WoW makes a very big deal about bucking conventional wisdom. And sure enough, statistical analysts are the ones who’re supposed to be bucking said conventional wisdom. At the Wages of Wins Journal, Berri argues that “perceptions of performance in basketball do not match the player’s actual impact on wins” because “less than 15% of wins in the NBA are explained by payroll.” However payroll isn’t a good measuring stick of perception due to the complexities of a closed system like NBA free agency. There are a host of factors on why a player may be overpaid from the talent available to the desperation of the team involved. In other words conventional wisdom thinks Rashard Lewis is overpaid at \$126M, too.

So although conventional wisdom has a tendency to be wrong in some areas, figuring out sport superstars is not one of its weaknesses. There usually is a consensus on the league’s best players from both statistical analysis and conventional wisdom. The cream of the crop in the NFL are Peyton Manning, LaDanian Tomlinson, and Larry Johnson whether you go by the numbers or eyes. In MLB it would be Albert Pujols, Ryan Howard, Manny Ramirez, David Ortiz, Alex Rodriguez, and Johan Santana. At the top of the ladder of player evaluation, conventional wisdom is pretty much dead on.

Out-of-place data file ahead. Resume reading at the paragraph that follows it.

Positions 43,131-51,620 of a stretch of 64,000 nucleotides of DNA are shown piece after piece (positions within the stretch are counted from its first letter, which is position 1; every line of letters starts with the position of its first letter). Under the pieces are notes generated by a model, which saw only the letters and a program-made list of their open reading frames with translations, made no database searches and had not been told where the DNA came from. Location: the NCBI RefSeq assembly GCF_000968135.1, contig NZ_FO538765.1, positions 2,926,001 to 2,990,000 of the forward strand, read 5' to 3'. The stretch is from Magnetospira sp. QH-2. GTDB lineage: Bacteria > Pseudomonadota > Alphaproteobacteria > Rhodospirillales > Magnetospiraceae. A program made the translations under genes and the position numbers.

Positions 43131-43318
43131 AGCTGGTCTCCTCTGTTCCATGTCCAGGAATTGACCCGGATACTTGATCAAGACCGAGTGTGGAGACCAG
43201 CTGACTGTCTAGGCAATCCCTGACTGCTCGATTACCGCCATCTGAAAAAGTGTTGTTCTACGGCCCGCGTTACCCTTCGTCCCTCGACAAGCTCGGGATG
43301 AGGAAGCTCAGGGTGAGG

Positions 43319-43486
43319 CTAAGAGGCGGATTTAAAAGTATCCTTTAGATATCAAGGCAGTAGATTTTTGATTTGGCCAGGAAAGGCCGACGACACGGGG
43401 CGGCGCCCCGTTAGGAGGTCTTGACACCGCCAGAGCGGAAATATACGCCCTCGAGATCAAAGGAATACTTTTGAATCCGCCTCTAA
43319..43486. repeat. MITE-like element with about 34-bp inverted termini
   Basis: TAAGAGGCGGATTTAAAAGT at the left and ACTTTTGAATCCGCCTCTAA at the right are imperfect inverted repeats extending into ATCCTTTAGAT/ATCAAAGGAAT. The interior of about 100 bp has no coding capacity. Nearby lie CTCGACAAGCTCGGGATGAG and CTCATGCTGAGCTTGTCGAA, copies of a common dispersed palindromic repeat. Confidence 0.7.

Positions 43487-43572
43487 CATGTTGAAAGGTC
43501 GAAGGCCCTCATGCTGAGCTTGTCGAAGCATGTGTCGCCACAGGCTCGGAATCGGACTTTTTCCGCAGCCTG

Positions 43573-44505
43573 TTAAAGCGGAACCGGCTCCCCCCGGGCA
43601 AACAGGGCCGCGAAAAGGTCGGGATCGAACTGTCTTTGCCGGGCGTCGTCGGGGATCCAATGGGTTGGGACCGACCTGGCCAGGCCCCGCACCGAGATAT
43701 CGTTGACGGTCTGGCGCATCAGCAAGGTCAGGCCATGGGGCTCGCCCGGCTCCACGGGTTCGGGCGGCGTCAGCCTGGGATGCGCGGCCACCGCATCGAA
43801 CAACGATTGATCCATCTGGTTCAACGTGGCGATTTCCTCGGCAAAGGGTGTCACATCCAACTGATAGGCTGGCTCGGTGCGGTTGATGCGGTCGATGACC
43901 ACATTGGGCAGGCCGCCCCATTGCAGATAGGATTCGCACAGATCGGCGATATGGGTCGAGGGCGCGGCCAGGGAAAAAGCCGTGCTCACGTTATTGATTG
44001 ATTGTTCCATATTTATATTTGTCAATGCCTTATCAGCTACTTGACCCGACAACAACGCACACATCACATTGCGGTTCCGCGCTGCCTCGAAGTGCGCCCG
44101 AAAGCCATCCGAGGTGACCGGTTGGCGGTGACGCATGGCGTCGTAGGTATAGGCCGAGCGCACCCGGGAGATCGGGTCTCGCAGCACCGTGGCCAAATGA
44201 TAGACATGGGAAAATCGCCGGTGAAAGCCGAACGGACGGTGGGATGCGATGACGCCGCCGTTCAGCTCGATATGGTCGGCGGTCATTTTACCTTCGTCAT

According to WoW, David Lee (.403) is a far more productive player than Kobe Bryant (.242). Since teams with more productive players win more games than other teams, then Lee is better for your basketball team than Bryant. But why stop there? The Knicks could trade Renaldo Balkman (.272) straight up for Dwyane Wade (.255) and lose productivity. That’s right. WoW is arguing that if a Lee for Kobe, and a Balkman for Wade trade went through, then the Knicks would be a worse team for it. They’re arguing that Bryant and Wade, at the cost of our two young, talented forwards will hurt the Knicks’ productivity. You’ve got to be kidding me.